Your BEP can be used on a daily basis to help you manage the following:

how to manage break-even point

  • Pricing: if you’re not going to hit your BEP within an acceptable timeframe, do they need to be raised?
  • Cost of goods: BEP too far away? Maybe you need to review your suppliers and raw ingredients costs.
  • New menus and services: before bringing on a new dish or service, use its fixed and variable costs to see how it’ll impact your BEP.
  • Planning: if, for instance you want to expand, you can add the increased fixed and variable costs to your BEP calculations to see how it’s impacted.

At its base level, your BEP analysis can work as a brilliant tool to keep the team motivated and your goals realistic. It’s much easier to retain a sense of perspective if you know how long it’ll take to break even and start making money.

When should I conduct a BEP analysis and what should I be aware of?

Break-even point analysis should ideally take place when you start the business and should form part of your business plan. However, it can - and should - be undertaken in existing businesses, too.

Just bear in mind that the analysis assumes you’ll sell everything in time, and that might not happen. Equally, it doesn’t take into account external events or those which are out of your control (such as an economic downturn or unexpected arrival of a competitor).

In hospitality, some variable costs aren’t static, either. For instance, the cost of food production might momentarily reduce if you’re able to buy a specific ingredient in bulk for a short period of time.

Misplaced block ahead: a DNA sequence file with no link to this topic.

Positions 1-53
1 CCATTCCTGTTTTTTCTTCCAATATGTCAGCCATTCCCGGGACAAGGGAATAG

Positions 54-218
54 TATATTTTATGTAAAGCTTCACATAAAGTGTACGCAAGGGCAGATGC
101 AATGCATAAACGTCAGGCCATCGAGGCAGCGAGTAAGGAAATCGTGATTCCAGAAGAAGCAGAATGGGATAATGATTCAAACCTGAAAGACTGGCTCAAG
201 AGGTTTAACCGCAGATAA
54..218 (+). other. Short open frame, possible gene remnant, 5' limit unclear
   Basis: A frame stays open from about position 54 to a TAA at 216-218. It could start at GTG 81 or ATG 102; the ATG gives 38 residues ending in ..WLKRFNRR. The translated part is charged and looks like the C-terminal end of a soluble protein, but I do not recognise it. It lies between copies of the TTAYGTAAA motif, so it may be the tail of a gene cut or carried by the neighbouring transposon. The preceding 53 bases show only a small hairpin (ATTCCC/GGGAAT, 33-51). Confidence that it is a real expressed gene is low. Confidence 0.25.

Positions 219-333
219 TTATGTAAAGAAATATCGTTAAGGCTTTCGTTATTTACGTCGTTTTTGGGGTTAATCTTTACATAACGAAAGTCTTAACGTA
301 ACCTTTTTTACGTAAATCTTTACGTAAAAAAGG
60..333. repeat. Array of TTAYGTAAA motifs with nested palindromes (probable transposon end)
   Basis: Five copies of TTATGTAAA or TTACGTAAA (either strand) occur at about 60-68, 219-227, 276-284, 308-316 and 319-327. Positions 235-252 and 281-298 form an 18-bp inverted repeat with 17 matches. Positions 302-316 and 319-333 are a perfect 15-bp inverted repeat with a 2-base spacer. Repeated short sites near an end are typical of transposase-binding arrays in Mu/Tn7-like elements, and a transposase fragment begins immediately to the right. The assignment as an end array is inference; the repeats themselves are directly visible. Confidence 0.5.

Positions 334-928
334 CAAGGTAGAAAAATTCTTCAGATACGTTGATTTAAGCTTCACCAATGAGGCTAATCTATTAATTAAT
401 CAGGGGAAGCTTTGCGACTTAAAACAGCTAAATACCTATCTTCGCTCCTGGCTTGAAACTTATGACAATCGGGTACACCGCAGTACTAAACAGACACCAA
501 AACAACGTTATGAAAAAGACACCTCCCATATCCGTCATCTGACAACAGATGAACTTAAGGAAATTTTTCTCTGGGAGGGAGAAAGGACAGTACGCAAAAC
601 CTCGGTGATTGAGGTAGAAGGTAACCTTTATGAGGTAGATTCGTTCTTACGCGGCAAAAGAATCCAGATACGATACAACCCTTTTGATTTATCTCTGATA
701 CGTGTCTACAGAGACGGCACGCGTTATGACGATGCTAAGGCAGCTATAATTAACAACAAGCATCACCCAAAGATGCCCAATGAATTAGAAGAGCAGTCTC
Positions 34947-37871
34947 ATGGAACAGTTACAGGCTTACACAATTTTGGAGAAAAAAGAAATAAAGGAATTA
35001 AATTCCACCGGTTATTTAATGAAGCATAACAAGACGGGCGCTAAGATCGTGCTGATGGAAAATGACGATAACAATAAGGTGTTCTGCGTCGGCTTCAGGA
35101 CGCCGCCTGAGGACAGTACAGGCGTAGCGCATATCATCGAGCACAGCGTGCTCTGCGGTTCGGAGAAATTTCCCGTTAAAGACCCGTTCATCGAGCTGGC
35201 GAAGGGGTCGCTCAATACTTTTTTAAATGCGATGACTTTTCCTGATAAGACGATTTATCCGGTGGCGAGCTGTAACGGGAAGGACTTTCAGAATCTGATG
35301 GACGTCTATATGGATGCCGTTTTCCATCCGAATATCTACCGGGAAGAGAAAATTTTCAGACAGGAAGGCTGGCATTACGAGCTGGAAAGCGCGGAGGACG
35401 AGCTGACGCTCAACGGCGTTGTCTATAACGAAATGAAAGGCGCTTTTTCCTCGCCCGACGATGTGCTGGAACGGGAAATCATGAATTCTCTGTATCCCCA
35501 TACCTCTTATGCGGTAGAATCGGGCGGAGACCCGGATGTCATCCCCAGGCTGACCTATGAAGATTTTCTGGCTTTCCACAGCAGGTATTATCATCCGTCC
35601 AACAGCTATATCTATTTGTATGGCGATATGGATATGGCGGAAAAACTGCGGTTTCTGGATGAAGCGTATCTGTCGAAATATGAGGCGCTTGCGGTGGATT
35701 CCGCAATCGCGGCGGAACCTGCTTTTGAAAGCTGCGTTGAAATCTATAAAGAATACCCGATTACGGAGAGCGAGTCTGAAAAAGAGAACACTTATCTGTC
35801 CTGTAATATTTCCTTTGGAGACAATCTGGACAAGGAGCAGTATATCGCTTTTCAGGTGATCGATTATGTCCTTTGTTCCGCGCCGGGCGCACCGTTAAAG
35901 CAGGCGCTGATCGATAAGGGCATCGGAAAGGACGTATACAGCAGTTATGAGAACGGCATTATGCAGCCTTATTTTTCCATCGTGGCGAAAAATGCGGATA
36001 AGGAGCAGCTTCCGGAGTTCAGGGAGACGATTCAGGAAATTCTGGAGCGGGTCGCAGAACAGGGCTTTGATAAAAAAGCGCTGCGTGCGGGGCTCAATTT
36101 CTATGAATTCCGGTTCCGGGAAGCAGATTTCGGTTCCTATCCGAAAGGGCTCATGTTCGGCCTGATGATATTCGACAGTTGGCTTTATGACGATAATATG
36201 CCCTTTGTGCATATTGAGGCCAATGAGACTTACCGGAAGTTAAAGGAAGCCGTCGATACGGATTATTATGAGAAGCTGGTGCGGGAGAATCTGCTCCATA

It’s for these reasons that you shouldn’t treat BEP analysis as gospel - more a guiding light and goal to which you can aim all of your efforts.

Glossary of terms

break-even point glossary

We appreciate this can get a bit confusing if you’re only just starting out, but if you familiarise yourself with the following terms, you’ll slowly get your head around the intricacies of BEP.

  • Break-even point. When your total sales equals your fixed and variable costs, you’ve reached break even.
  • Fixed costs. These are costs that never change, regardless of how much stuff you sell. Examples include rent, equipment leases and the fees you pay on services such as advertising.
  • Variable costs. These do change, depending on your output. Typical variable costs in the hospitality industry include utility bills, raw ingredients and wages.
  • The contribution margin. You reach this figure by subtracting an item’s variable costs from its selling price. The result is a monetary value that indicates how much that item contributes towards covering your fixed costs every time it’s sold. If there’s anything left over, that’s net profit.
  • Contribution margin ratio. A percentage that’s calculated by dividing your contribution margin by sales. It’s great for helping you working out what needs to be done to break even.